In calling for a boycott of Hewlett-Packard, campaign evokes legacy of Polaroid victory

Attendees of the May 18, 2016, launch of the group Massachusetts Against Hewlett Packard hold up copies of the group’s report on “Apartheid Technology.” (Photos: Eli Gerzon)

Over the past two years, the Cambridge-based human rights campaign Massachusetts Against Hewlett Packard has participated in what has become an international movement calling for a boycott of the technology company Hewlett-Packard.

Since 2008, HP has provided technology such as servers and computers to the Israeli government and military, which has used it to create a population registry for the Israeli occupation of Palestinian territories,” according to a report hosted on the MAHP website. The registry uses a biometric system and identification cards to monitor and restrict the movements and privileges of residents based on nationality, and acts as a “key partner in the continuation of the apartheid regime.”

“It allows them to really limit some people’s basic rights under the law,” said William Ruhm, a participant in the grassroots organization, which has no formal leadership positions or executive board.

“We’re the local component of an international push,” Ruhm said. “There’s probably a hundred of these campaigns going on around the world.”

The Polaroid connection

Liza Behrendt, Elizabeth Rucker and Caroline Hunter take part in the launch of Massachusetts Against Hewlett Packard, held at the Friends Meeting House in Cambridge.

The group is made up mostly of Cambridge locals and others from Greater Boston, and its presence in Cambridge is no accident. The boycott effort has added resonance here because it was the home of Polaroid – and of the activists who fought Polaroid’s technological collaboration with South Africa’s racist Apartheid regime in the 1970s. “Today, we have a chance to resist a modern Polaroid,” the group’s literature says.

When the group launched in May 2016, there was space at the table for Cambridge civil rights activist Caroline Hunter – who in 1970, as a new employee at Polaroid, spotted the company’s involvement in creating the Apartheid government’s notorious passbooks and alerted her co-workers. She and future husband Ken Williams lost their jobs but ultimately succeeded in shaming the company into abandoning its business with South Africa.

“If we could take down a billion-dollar corporation then, what do you think we can do today?” said Hunter, who became a teacher and administrator at Cambridge Rindge and Latin School, to an audience at the group’s first public event. “The people of Cambridge have spoken up before. We can and we will speak up again.”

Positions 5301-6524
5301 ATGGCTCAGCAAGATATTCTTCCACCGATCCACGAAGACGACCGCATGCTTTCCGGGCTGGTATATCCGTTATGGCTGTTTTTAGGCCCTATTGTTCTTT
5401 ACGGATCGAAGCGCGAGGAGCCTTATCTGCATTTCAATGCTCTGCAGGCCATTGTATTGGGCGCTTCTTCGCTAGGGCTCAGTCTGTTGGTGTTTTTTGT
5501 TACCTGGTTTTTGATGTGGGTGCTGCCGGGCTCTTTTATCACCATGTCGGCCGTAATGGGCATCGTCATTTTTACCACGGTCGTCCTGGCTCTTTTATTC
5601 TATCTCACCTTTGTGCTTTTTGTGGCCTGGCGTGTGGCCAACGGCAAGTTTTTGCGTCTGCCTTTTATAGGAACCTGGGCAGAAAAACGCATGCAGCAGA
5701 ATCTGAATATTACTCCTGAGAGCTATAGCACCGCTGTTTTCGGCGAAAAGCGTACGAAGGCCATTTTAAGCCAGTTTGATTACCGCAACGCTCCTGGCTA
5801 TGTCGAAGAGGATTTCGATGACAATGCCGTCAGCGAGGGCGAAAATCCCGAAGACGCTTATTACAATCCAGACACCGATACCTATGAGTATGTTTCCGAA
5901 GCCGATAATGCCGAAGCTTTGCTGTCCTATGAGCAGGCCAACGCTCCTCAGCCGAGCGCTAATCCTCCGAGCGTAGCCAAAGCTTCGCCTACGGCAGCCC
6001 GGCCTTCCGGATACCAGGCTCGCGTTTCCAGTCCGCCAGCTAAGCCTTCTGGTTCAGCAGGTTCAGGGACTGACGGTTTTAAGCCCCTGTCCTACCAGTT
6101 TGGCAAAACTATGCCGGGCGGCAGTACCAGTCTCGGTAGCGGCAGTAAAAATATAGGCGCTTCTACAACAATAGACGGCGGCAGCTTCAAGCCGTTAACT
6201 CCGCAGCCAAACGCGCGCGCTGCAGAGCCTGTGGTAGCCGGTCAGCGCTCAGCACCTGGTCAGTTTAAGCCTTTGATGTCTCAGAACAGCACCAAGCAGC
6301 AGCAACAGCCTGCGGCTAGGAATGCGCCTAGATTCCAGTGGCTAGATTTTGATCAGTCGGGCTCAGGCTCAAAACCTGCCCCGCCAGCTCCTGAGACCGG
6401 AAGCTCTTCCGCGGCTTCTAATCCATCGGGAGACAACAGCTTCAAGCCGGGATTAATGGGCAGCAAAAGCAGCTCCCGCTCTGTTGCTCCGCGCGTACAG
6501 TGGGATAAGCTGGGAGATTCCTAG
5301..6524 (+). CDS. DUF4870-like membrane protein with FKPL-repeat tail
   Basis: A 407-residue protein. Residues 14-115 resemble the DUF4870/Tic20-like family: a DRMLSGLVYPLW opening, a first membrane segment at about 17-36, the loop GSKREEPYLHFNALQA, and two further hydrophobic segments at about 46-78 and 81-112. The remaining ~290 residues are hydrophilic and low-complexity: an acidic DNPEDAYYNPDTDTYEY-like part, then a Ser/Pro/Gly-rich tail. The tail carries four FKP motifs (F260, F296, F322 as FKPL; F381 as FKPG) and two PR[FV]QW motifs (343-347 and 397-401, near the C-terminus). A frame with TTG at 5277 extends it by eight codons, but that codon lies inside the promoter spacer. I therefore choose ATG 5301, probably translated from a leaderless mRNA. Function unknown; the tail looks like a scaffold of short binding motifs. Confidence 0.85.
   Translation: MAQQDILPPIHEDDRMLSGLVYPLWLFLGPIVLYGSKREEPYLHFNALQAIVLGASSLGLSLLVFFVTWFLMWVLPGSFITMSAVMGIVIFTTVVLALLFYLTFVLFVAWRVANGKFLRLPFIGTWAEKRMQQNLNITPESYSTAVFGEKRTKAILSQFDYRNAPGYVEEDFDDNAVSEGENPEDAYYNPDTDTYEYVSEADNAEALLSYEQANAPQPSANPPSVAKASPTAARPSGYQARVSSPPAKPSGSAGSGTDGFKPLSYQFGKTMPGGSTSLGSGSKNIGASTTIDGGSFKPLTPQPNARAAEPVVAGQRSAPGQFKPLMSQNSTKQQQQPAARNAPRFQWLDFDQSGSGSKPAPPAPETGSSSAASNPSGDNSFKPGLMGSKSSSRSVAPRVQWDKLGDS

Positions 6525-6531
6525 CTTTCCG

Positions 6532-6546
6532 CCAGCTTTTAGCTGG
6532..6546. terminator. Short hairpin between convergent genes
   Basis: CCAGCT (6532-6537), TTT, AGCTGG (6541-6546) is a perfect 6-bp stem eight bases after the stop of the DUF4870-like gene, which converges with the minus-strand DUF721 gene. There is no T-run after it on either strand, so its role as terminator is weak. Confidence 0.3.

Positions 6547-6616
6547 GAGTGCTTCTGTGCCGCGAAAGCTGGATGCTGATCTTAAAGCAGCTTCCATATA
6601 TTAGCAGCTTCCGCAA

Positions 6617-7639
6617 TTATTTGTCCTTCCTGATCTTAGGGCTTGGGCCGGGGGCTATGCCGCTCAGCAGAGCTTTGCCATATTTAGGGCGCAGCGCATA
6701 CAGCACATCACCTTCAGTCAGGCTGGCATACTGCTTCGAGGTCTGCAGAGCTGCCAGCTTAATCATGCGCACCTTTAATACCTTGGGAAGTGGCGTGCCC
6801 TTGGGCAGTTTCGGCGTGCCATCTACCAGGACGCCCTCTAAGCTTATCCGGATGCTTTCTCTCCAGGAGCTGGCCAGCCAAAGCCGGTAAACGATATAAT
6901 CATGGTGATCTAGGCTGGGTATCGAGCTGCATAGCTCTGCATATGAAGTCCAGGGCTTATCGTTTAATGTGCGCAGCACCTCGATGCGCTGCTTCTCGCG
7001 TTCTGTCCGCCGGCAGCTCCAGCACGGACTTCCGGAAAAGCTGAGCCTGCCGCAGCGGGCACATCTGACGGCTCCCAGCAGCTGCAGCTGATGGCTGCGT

Shape of the campaign

The main goal of the campaign is to get the City of Cambridge to remove HP from its vendor list, starting with the City Council passing a resolution in support.

“It’s a pretty simple ask … From now on when you need to replace any sort of technology, buy from anyone except HP,” Ruhm said. “We try to make enough of a dent in that company’s profit margin, their public image, so that they’ll stop providing the goods [to Israel’s government].”

MAHP receives $1,000 per year from Jewish Voice for Peace, and uses this funding to pay for campaign costs and carry out awareness-raising demonstrations and community outreach programs, such as the Feb. 3 screening of the 2012 film “Roadmap to Apartheid,” set to take place at the Cambridge Friends Meeting House.

The severing of ties between HP and the Israeli government is overdue, the group says.

In addition to the efforts of MAHP, student governments at academic institutions such as Tufts University and the University of Michigan have called on their administrators to stop doing business with the technology company. Other institutions have also taken notice. The Presbyterian Church divested from HP in 2015.

Company speaks

The group thinks the backlash has had an effect. The company – which in 2015 split to serve consumers separately from corporations and governments – has scaled back involvement with the Israeli government, discontinuing the distribution and management of information technology infrastructure and servers for the military and ceasing work on the population registry, according to MAHP materials.

But it continues to supply computers and hardware, and has made no promises about the future, the group says. As a result, MAHP and others continue the boycott.

In a response Tuesday, the company cited its high ranking for corporate citizenship among the 500 S&P index companies.

“HP has been strongly committed to socially responsible business practices throughout its 75-year history. We abide by a strong human rights policy and adhere to the highest standards of human rights requirements in every market in which we operate,” said Dana Lengkeek, a communications executive for the company. “It is not our policy to take sides in political disputes between countries or regions. We focus on making the best products we can to help improve the lives of people around the world.”

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